Craig fifth-grader undeterred by rare condition, chemo treatments
November 21, 2014
Nicholas Crookston doesn't look like he's sick.
The enthusiastic 11-year-old plays baseball and loves science experiments, history and camping.
A fifth-grader at Sandrock Elementary School in Craig, Nicholas also excels in the classroom.
"He's extremely bright," said fifth-grade teacher Kristin Allen. "He loves to be at school. In spite of all his health challenges, he wants to be here."
Since last April, Nicholas has been battling an unusual condition known as Langerhans cell histiocytosis. And in just over a year, the young man has endured 18 chemotherapy treatments, five MRIs and four PET-CT scans.
"He's been poked, he's been prodded, he's had a lot of blood taken," said his mother, Alida Crookston. "He's a trooper. He never complains."
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Nicholas' challenges began last year when he was diagnosed with central diabetes insipidus, a condition in which his brain can't produce sufficient antidiuretic hormones.
The doctors in Denver left Nicholas and his parents with the news that, while the life-long condition could be controlled with medications, it is usually secondary to something else, often a tumor on the pituitary gland.
An MRI in April revealed that Nicholas had a mass of cells growing in his brain. LCH causes Langerhans cells to build up in different places in the body, such as the bones, skin or lungs, forming something like a tumor.
LCH "occurs when the body accumulates too many immature Langerhans cells… a type of white blood cell that normally help the body fight infection," according to the Hystiocytosis Association website.
The condition is treated using chemotherapy. Nicholas began his year-long treatment program in Denver, traveling there with his mother and father, R.J., every Friday for eight weeks. He was then referred for another six consecutive weeks of chemo at The Memorial Hospital in Craig.
"He was missing so much school. You never think your child is going to be sick," Alida said. "And you don't expect in your budget to make nine trips to Denver in six weeks."
Nicholas' three younger siblings, Hannah, 8, Zachary, 7, and Emma, 4, stayed with friends during the trips.
"We were leaving the other three kids constantly," Alida said. "They were little and scared. All they knew is mom and dad are leaving every week with Nicholas and Nicholas is sick."
Without any extended family close by, the Crookstons relied heavily on their church community and other families during this time.
"We don't even have to ask — they call up and say, 'When's your next appointment?'" Alida said. "It would've been really hard if we didn't have our church family here and other families who have stepped up. They've gone above and beyond."
Nicholas now needs chemo only once every three weeks at TMH, and the family travels to Denver every three to four months for a PET-CT scan and to see his oncologist.
"We started telling the kids… when this is all over, we're going to try to go to Disneyland," Alida said. "That will be our goal when Nicholas is healthy again. We've never done a trip like that."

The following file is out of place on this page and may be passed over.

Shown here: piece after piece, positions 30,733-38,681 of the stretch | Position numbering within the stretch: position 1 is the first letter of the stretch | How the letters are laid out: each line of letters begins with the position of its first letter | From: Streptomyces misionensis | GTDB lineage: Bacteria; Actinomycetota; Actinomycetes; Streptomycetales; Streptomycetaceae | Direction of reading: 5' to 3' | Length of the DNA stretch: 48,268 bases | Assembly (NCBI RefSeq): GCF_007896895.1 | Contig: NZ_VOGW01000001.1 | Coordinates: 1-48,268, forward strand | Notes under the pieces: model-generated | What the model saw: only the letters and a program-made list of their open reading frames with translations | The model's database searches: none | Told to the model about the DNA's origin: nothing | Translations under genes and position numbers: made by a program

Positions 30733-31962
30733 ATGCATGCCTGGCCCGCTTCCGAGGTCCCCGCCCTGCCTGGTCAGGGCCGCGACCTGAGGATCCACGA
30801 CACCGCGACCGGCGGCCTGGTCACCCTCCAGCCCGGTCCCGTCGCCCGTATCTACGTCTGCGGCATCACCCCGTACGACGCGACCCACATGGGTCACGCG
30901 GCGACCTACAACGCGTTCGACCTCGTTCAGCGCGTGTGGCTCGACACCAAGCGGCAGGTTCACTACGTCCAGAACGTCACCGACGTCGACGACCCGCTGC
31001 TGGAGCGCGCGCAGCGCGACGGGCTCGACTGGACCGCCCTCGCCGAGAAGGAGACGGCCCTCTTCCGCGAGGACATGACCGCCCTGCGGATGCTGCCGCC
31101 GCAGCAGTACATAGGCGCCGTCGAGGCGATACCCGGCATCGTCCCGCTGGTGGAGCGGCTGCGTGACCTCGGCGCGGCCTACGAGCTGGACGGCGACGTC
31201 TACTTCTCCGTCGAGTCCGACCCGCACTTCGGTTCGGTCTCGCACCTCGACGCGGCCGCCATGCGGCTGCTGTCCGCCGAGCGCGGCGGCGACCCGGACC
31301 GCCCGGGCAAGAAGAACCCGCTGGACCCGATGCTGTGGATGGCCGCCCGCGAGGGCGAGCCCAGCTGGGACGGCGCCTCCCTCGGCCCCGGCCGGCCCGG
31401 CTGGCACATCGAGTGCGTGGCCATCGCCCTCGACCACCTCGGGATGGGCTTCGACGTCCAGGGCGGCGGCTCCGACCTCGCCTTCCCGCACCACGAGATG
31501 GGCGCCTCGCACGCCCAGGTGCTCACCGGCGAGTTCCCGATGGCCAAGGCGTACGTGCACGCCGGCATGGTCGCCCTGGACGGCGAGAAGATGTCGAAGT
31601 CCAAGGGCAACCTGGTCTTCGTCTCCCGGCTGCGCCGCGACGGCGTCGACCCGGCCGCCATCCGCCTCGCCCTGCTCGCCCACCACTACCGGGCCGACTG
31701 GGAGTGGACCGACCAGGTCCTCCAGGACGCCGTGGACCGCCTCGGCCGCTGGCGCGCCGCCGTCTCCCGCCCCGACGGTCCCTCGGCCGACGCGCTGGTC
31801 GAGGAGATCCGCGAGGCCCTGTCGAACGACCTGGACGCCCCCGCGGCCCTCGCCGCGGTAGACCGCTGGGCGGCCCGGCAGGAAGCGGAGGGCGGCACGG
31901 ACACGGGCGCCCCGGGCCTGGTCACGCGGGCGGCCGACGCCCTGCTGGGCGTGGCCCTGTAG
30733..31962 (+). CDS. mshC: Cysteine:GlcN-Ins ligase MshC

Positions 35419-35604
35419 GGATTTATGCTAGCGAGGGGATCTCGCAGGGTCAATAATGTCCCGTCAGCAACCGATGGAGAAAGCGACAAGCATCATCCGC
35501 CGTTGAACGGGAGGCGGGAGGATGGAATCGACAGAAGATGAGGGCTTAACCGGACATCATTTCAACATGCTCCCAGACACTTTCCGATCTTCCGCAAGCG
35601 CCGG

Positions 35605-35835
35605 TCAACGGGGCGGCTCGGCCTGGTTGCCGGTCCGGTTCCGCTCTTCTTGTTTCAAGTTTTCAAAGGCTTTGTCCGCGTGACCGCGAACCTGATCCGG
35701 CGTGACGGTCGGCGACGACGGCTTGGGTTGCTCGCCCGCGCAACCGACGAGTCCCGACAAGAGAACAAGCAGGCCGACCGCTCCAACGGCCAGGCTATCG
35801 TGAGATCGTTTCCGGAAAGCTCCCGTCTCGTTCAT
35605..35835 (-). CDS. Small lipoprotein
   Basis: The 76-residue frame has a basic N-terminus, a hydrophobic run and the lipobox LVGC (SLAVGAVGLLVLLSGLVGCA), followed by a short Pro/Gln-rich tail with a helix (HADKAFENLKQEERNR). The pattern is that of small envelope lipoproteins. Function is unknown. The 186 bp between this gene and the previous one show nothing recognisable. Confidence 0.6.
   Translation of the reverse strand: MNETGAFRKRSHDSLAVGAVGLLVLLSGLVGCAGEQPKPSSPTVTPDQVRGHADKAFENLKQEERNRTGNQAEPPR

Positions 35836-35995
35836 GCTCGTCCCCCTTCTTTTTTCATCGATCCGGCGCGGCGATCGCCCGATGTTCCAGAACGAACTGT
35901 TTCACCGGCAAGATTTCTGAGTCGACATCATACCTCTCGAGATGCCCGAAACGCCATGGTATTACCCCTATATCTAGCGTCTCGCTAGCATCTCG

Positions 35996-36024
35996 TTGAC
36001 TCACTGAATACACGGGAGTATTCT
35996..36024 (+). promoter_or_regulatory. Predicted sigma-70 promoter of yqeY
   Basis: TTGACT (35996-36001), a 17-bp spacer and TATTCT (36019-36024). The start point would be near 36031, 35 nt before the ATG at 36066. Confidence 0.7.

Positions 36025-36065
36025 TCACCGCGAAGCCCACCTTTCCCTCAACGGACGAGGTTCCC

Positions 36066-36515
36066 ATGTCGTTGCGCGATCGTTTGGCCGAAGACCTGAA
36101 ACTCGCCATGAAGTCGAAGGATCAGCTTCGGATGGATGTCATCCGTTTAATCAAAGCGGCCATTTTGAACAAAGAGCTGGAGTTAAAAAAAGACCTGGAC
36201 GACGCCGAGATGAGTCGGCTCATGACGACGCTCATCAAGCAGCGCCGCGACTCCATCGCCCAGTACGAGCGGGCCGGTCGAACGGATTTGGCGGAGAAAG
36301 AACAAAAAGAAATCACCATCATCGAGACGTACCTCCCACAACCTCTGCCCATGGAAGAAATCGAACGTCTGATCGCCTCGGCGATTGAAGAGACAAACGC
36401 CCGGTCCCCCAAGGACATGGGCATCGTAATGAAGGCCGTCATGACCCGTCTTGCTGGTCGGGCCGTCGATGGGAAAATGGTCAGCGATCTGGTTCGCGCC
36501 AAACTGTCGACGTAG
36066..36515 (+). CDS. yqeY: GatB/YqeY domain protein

Alida is an active member of the Parent Advisory Committee at Sandrock, as well as a volunteer and a substitute teacher. Fellow PAC members wanted to do something to help the family and decided to launch an online fundraiser via Go Fund Me.
"People want to help but they don't know how," said Sandrock Principal Kamisha Siminoe. "At first I think (Alida) was a little hesitant, but that's why we decided as a group."
Siminoe and Sandrock PAC members are hoping to raise $15,000 for the family to help offset medical and travel expenses and to fund a celebratory trip for Nicholas and his younger brother and sisters to Disneyland.
"It was very hard because we've always been very independent," Alida said regarding the fundraiser. "I feel like, yes, this is a trial, this is a challenge for our family, for (Nicholas), but we are very blessed. There are other families with much bigger challenges. This has been the biggest challenge in our life."
Meanwhile, Nicholas' health is improving now that his chemo treatments are less frequent, though he still struggles with the side effects from chemo including cramps in his hands and feet, damaged reflexes, and neuropathy in his legs — nerve damage which causes pain.
And though the chemo appears to be helping, it hasn't yet eliminated the tumor in his brain. Nicholas will also likely deal with repeat episodes later in life.
"It has been getting smaller on top of my head but they found another two on my spine," Nicholas said.
The young man is not easily discouraged, however. He was part of a winning baseball team over the summer — even in the midst of weekly chemo treatments — and went hunting with his dad on horseback in the fall.
"I kept on smiling whenever I jumped over the ditches," Nicholas said. "I'd just had a treatment, but I did okay. It tired me out."
The family has embraced the challenge as an opportunity to learn strength and compassion, Alida said.
"We have to look for the bright side in everything we face," Alida said. "If you dwell too much in the worry and unknown, you'll go crazy."
Nicholas appears mostly unphased by his trials, diving with gusto into his history books at school and looking forward to next summer's camping and hunting trips with his dad.
"I think that kids in his position really have something to teach us, especially adults, if we're willing to learn them," said Allen. "It's such a great family, and I feel really lucky to have him in my class."
For more information or to support the fundraising campaign, visit http://www.gofundme.com/fzbzvk.